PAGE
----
Television evangelist and Christian conservative Pat Robertson created a firestorm of controversy last week when he announced that it was acceptable moral behavior to divorce a spouse diagnosed with Alzheimer’s. According to Robertson, God understands if a man who needs companionship chooses to divorce a spouse of 30, 40, or 50 years, wipes the slate clean, and remarries quickly to “start all over again.”
I don’t much care what Robertson says, having long ago come to the conclusion that the so-called Christian leader oozes so much insincerity and hypocrisy he’s amply demonstrated he considers the teachings of his chosen religion optional when the believer finds those teachings inconvenient and incompatible with personal desires or circumstances.
Robertson is one of many self-proclaimed Christian leaders and political figures whose behavior has convinced me they ought to spend much less time proclaiming their beliefs and much more time striving to manifest those beliefs in their own behavior.
I’m not normally inclined to presume to judge the behavior and actions of others; I’m answerable and accountable for my own imperfect behavior and actions. But I have enough personal knowledge of Alzheimer’s to know first-hand how repugnant, ignorant, abominable, inhumane, immoral, and, to put it mildly, unchristian Robertson’s pronouncement really is. I doubt Robertson has enough intelligence, awareness or integrity to realize his remarks were so blatantly hypocritical they deserve to be denounced and ridiculed, and I’m encouraged that many religious leaders have publicly done so.
I know something about Alzheimer’s and the devastation it wreaks upon families of its victims. Alzheimer’s took the life of my mother and it claimed her much too early and held onto her much too long. My mother was a healthy, vibrant 52-year-old when Alzheimer’s began eroding her mind, her memory, her personality, and eventually her life, 20 years later. It is a tragic disease and a difficult journey for all affected. Alzheimer’s claims many victims.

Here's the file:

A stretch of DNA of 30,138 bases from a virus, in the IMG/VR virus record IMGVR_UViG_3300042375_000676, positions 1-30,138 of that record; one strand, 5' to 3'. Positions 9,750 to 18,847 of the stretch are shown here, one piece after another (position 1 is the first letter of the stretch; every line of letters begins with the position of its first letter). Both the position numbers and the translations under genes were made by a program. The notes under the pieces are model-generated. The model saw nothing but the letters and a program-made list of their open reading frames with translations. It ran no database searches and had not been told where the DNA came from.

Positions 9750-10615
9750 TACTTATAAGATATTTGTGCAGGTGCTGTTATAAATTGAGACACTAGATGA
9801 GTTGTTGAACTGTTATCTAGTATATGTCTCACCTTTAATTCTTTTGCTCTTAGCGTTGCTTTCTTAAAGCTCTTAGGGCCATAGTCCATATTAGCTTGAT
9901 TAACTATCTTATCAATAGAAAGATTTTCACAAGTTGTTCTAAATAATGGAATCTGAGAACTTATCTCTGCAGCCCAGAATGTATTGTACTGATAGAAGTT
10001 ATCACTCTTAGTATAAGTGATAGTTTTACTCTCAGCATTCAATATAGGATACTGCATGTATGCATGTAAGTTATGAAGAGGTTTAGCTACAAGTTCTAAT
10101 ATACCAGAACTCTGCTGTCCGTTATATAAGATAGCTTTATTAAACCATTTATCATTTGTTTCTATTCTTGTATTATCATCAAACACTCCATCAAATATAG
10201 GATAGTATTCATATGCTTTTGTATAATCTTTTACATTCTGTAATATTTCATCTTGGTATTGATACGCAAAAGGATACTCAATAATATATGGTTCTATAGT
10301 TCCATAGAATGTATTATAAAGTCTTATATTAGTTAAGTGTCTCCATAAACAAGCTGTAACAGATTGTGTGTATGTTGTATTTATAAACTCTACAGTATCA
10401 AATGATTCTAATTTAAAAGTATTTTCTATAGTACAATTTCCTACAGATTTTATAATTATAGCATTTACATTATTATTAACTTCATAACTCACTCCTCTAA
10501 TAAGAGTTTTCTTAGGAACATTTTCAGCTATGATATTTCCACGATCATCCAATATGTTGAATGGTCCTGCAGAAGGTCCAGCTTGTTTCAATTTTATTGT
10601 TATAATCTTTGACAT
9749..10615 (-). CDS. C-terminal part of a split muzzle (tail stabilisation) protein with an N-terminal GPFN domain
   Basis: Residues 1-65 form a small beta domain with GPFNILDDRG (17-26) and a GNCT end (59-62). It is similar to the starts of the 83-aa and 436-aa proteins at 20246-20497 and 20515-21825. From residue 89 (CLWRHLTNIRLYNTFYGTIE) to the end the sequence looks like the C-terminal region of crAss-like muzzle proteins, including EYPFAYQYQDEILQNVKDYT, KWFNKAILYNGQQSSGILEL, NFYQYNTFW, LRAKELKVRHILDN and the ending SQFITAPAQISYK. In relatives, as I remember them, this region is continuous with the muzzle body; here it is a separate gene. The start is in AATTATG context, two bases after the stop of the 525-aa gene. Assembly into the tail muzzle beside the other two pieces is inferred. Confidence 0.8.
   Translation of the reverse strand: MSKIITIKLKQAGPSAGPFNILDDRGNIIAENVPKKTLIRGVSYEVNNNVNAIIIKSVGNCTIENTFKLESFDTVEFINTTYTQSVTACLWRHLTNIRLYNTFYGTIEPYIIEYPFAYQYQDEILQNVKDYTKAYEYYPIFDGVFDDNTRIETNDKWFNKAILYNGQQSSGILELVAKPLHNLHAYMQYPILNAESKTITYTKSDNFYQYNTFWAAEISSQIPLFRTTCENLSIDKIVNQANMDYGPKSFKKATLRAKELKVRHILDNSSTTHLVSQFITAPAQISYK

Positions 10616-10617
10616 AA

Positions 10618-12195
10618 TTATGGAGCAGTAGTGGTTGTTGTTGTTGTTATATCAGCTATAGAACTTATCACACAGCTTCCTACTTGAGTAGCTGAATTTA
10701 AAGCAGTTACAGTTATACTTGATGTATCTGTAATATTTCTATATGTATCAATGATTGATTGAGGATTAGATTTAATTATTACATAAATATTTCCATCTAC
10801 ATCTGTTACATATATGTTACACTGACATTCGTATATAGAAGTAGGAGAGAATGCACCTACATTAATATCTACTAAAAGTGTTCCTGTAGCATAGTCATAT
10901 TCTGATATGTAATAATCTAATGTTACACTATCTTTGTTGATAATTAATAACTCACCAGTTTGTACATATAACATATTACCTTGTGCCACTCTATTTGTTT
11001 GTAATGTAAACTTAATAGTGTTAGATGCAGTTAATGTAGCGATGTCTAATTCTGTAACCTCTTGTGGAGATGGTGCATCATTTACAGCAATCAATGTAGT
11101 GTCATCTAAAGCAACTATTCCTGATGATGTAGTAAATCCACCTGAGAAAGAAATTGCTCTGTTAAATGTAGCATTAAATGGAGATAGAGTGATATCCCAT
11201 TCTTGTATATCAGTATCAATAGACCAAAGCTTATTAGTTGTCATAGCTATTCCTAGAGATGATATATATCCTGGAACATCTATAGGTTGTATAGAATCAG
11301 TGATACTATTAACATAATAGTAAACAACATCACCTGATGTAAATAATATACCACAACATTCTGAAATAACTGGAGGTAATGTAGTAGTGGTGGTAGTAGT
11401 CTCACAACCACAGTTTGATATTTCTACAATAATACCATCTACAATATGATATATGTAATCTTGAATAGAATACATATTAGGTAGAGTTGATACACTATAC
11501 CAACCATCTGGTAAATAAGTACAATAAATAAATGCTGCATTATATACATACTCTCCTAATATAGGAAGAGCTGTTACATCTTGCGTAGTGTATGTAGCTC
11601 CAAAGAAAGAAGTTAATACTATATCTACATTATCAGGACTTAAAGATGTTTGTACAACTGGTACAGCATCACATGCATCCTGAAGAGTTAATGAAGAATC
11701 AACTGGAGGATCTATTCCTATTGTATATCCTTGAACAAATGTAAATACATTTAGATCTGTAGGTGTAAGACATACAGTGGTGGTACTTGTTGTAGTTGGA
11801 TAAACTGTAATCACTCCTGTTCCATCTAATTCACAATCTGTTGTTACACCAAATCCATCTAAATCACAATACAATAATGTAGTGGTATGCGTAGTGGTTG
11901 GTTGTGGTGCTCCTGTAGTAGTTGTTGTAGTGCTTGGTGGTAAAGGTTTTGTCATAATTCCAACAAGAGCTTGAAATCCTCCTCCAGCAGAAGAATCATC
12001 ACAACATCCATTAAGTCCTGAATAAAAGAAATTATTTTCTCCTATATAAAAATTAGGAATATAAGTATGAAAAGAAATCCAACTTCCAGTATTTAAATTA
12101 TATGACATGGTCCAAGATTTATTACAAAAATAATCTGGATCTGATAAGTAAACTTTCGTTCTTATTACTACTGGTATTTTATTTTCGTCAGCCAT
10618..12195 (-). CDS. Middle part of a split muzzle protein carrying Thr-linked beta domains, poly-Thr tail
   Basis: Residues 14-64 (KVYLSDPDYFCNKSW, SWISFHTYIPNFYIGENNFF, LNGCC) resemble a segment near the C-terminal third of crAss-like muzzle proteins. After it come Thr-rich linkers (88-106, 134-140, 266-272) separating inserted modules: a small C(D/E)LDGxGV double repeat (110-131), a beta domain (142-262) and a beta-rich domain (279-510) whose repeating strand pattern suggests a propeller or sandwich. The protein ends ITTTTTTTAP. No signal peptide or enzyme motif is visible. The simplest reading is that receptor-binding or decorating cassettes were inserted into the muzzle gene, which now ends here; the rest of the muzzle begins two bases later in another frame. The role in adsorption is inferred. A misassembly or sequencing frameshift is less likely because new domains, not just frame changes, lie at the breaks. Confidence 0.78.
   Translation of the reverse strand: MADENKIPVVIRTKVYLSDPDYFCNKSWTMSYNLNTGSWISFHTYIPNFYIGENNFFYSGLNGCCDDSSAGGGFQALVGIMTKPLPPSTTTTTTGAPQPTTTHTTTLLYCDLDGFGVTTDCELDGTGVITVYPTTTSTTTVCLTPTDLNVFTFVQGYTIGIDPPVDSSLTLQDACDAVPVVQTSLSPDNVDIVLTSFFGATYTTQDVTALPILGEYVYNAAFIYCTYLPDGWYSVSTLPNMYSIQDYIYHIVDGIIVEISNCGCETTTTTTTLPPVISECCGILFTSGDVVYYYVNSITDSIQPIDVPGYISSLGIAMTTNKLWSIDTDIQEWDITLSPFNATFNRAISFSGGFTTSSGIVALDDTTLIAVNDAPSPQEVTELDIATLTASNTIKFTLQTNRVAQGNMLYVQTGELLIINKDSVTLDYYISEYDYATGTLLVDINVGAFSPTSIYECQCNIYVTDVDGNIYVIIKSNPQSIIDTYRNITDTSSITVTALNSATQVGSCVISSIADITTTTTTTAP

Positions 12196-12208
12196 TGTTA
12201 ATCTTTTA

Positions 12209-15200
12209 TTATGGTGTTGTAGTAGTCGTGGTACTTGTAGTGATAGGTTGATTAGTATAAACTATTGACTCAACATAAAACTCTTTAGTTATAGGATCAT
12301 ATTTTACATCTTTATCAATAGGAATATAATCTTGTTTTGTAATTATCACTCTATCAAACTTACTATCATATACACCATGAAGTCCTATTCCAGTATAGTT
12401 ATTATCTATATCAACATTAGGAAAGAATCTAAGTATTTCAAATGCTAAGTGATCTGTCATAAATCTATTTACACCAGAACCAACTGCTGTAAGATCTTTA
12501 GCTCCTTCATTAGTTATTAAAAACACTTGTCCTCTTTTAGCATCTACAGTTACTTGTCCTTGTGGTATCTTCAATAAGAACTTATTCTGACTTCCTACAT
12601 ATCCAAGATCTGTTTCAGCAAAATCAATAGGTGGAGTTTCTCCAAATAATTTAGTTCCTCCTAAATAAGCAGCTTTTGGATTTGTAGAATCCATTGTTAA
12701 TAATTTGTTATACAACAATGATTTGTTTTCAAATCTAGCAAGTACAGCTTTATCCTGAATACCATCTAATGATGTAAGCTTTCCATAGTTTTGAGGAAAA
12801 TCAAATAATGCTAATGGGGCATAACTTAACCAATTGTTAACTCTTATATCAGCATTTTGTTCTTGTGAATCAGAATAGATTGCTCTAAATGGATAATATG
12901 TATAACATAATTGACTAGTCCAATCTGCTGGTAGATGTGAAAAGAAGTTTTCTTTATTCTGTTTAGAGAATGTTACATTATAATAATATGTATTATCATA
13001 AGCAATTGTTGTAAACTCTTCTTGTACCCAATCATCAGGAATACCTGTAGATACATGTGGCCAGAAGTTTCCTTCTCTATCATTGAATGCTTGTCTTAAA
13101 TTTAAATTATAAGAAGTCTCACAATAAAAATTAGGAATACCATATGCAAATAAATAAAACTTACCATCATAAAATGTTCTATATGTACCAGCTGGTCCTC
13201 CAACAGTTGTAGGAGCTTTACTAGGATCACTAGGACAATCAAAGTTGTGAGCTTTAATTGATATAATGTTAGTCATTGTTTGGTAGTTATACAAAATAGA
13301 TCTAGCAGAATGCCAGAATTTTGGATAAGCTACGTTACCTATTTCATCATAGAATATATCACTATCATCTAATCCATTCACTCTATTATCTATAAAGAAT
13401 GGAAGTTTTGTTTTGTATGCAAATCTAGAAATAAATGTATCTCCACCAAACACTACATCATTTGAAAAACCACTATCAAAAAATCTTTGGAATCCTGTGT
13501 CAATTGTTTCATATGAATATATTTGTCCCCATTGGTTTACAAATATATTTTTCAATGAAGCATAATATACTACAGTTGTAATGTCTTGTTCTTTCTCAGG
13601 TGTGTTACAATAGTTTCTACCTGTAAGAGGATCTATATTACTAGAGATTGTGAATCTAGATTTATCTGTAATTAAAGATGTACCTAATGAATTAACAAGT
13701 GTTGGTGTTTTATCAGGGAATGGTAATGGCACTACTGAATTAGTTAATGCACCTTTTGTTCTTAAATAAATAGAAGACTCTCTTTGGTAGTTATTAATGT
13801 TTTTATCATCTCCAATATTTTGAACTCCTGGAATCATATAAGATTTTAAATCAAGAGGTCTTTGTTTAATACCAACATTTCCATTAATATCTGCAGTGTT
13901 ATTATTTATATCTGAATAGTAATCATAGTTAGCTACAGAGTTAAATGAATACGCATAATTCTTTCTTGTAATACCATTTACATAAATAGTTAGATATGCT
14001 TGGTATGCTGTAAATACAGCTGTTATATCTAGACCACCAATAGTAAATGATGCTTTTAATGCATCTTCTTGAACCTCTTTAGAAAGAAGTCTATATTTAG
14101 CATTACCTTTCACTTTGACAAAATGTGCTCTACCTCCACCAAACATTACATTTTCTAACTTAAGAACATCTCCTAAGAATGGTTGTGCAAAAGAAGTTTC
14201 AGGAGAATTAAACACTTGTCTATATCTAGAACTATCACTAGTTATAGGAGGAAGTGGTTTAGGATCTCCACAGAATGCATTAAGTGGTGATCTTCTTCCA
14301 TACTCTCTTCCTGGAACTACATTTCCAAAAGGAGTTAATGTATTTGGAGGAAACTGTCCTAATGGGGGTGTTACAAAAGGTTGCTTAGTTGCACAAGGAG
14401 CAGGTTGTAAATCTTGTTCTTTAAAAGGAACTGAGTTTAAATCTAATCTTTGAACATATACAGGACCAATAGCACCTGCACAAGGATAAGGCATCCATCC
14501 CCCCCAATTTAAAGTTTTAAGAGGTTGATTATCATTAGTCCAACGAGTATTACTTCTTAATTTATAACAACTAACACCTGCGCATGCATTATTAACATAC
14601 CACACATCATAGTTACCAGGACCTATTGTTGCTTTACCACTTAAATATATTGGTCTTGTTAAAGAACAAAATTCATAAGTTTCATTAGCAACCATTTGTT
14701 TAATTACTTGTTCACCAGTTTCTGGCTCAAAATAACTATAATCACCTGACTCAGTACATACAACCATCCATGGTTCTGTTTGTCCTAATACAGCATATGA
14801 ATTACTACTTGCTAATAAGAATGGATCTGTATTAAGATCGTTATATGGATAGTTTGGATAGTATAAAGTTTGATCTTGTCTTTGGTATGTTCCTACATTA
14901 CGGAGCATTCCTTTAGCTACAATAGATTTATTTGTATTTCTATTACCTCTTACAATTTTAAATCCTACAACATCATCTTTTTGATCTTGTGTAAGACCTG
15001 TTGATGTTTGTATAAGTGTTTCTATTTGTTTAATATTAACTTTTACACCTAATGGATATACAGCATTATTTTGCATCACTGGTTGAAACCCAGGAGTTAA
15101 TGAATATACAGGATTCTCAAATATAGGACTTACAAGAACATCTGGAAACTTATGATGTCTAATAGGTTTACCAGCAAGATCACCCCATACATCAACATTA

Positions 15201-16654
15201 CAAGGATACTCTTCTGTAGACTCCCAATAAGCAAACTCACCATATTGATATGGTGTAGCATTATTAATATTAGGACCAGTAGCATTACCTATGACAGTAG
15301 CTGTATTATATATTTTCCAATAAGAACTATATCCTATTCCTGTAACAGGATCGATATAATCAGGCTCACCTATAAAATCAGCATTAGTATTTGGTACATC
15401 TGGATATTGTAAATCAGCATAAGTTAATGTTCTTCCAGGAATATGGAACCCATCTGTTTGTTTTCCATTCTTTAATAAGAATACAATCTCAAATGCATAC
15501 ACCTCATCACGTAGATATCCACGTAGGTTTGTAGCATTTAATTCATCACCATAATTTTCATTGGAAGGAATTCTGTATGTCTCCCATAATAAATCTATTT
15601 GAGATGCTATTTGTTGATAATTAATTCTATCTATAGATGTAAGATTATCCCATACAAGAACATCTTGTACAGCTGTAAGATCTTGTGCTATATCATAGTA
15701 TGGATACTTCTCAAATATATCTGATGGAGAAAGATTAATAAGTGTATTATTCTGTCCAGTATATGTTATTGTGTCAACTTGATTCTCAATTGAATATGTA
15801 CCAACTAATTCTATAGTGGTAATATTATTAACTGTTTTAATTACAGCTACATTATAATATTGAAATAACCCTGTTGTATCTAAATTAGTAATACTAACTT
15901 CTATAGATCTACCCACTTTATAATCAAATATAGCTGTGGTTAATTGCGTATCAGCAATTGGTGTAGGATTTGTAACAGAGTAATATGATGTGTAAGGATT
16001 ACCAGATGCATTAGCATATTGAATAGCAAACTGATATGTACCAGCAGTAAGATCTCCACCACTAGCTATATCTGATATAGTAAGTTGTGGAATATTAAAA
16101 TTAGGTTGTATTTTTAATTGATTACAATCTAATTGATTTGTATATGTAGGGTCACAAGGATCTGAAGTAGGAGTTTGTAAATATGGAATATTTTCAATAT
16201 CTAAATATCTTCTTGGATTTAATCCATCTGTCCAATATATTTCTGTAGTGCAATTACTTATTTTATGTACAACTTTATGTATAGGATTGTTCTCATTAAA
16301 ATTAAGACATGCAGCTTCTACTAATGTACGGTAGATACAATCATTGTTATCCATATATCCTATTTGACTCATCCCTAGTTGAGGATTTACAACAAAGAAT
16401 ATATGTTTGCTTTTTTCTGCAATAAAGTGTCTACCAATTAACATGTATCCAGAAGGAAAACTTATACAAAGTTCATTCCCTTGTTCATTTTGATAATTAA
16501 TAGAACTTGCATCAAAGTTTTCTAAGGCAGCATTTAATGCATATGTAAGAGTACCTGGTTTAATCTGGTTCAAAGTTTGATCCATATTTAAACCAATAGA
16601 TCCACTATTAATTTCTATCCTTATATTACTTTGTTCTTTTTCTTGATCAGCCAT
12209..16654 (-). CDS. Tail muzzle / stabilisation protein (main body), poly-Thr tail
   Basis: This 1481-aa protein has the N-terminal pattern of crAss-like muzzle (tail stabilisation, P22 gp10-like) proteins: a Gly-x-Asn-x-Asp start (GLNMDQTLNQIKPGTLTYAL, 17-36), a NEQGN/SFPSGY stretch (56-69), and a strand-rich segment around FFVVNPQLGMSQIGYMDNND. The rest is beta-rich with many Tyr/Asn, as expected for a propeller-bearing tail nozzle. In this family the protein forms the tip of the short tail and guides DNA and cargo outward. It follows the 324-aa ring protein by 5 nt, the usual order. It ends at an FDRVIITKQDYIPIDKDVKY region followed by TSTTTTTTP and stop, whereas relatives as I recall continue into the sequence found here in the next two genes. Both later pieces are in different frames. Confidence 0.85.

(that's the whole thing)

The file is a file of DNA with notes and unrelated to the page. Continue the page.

There’s a quote about Alzheimer’s in a book by Sherwin Nuland entitled “How We Die: Reflections on Life’s Final Chapter” that, for me, captures the unique effects of this insidious disease.
It reads: “It often seems as though the families of Alzheimer’s patients are sidetracked from the broad sunlit avenues of ongoing life, remaining trapped for years each in its own excruciating cul-de-sac.”
“The only rescue comes with the death of a person they love. And even then, the memories and the dreadful toll drag on, and from these the release can only be partial. A life that has been well lived and a shared sense of happiness and accomplishment are ever after seen through the smudged glass of its last few years.”
No one knows the landscape of that excruciating cul-de-sac better than the spouse of an Alzheimer’s victim.
Despite Robertson’s hypocritical attempt to redefine death in “till death do us part,” there are other options to the despair of that excruciating cul-de-sac besides choosing to jettison one’s spouse so one is free to “start over” with a clean slate and the blessing of Robertson-as-oracle.
What spouses of Alzheimer’s victims need is the support and caring of family members, friends, neighbors and community volunteers through their long, difficult years of loneliness and loss. What spouses need is opportunities for temporary reprieve that allow them to join the “sunlit avenues of ongoing life” for periods of time.
September is World Alzheimer’s Month. If you know someone whose spouse or family member is suffering from Alzheimer’s, consider turning your personal beliefs into actions and offer that support and reprieve. Make a sincere offer to run errands, go grocery shopping, make dinner, mow the lawn, or one of many other routine activities made unmanageable by the circumstances Alzheimer’s creates for caregivers.
If the offer is refused, make it again, and yet again. Set a time to drop by and visit, play a game of cards or just chat, providing the conversation and companionship that can disappear so quickly with the onset of this disease. Offer ongoing support in whatever way the caregiver needs.
Somehow I think God, or whatever higher power one believes in, will appreciate those actions far more than Pat Robertson’s solution.